Speeding Up Triage and Incident Response By Speaking to Malware

  • Monday, 01 May 2017 1:00PM EDT (01 May 2017 17:00 UTC)
  • Speaker: Todd O'Boyle

In order for an attacker to steal from you, they need persistent access. This means ensuring their C2 is reliable and resilient to takedown. That's the main reason why over 90% of malware uses DNS for command & control and exfiltration.* The good news is that this persistence is something we can use against the attackers in order to find their accesses and then improve how we respond. In this session geared toward security operators and incident responders, Todd O'Boyle of Strongarm will explain a new approach that goes beyond simply blocking and dropping malware C2. Attendees will learn how to 'speak malware. ' A critical and important step of knowing how to respond to a threat is being able to communicate with it to understand where it's operating and what it is trying to do. Maintaining a connection with the infected device offers critical information that saves analysts time and accelerates the time to resolution. Attendees of this session will learn how 'speaking malware ' can eradicate an infection by using the malware's own communications against the attacker.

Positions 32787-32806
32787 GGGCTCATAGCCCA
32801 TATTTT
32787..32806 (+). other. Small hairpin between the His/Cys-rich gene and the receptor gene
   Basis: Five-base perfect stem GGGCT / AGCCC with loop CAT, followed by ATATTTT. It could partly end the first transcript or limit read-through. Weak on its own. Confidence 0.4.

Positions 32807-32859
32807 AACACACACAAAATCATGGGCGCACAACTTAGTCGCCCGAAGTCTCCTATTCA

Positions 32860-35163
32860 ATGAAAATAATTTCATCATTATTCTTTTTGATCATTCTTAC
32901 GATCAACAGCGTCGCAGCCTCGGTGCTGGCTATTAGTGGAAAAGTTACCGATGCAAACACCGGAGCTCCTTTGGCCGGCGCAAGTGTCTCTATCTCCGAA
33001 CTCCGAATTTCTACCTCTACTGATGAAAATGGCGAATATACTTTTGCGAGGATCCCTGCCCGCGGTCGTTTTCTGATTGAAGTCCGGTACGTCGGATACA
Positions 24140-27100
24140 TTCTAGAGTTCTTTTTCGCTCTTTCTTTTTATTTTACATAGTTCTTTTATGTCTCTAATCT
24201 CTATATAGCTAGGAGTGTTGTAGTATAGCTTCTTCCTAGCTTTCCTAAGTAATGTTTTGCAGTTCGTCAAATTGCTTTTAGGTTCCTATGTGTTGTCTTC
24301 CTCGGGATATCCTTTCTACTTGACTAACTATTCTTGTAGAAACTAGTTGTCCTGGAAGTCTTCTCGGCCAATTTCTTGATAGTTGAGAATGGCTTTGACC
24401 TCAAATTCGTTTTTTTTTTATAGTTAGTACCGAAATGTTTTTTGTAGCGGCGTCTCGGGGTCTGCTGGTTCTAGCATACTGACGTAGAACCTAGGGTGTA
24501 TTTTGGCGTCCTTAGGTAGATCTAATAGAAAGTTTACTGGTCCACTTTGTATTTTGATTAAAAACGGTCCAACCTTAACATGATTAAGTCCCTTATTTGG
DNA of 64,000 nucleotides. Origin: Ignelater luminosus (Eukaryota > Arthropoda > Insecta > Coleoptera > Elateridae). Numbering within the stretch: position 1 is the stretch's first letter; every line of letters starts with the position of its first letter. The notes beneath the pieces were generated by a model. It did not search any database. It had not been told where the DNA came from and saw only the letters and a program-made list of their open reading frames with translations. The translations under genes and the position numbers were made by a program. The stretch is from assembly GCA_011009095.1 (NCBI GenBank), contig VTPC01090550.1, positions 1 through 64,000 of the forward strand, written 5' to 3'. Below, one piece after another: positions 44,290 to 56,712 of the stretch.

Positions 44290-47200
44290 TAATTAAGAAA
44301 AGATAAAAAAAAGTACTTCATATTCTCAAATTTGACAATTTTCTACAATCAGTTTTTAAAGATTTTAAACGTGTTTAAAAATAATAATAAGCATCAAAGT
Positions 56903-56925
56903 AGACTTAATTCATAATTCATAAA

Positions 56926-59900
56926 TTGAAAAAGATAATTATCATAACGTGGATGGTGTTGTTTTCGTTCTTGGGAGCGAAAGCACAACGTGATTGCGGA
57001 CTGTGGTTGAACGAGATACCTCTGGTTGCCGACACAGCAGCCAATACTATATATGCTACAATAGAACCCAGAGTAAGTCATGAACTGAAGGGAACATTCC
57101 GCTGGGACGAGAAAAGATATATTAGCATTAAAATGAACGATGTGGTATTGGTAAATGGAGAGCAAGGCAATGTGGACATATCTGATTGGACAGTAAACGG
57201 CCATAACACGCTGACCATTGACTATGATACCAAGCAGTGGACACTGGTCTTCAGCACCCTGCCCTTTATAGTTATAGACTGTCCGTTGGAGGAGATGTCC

To learn more on this topic, attend the 10th annual SANS Digital Forensics & Incident Response (DFIR) Summit & Training. This training event brings together the most influential group of experts, the highest quality training, and the greatest industry networking opportunities in one place. Over the course of this eight-day training event, you'll enjoy:

  • Highly technical digital forensics and incident response presentations from the industry's top practitioners during the two-day Summit
  • Nine SANS DFIR courses to choose from to advance your training, build your arsenal of defenses, and learn how to better protect your organization
  • The opportunity to network with fellow attendees at receptions and community-building events
  • A DFIR NetWars tournament to sharpen your skills and solve incident-related challenges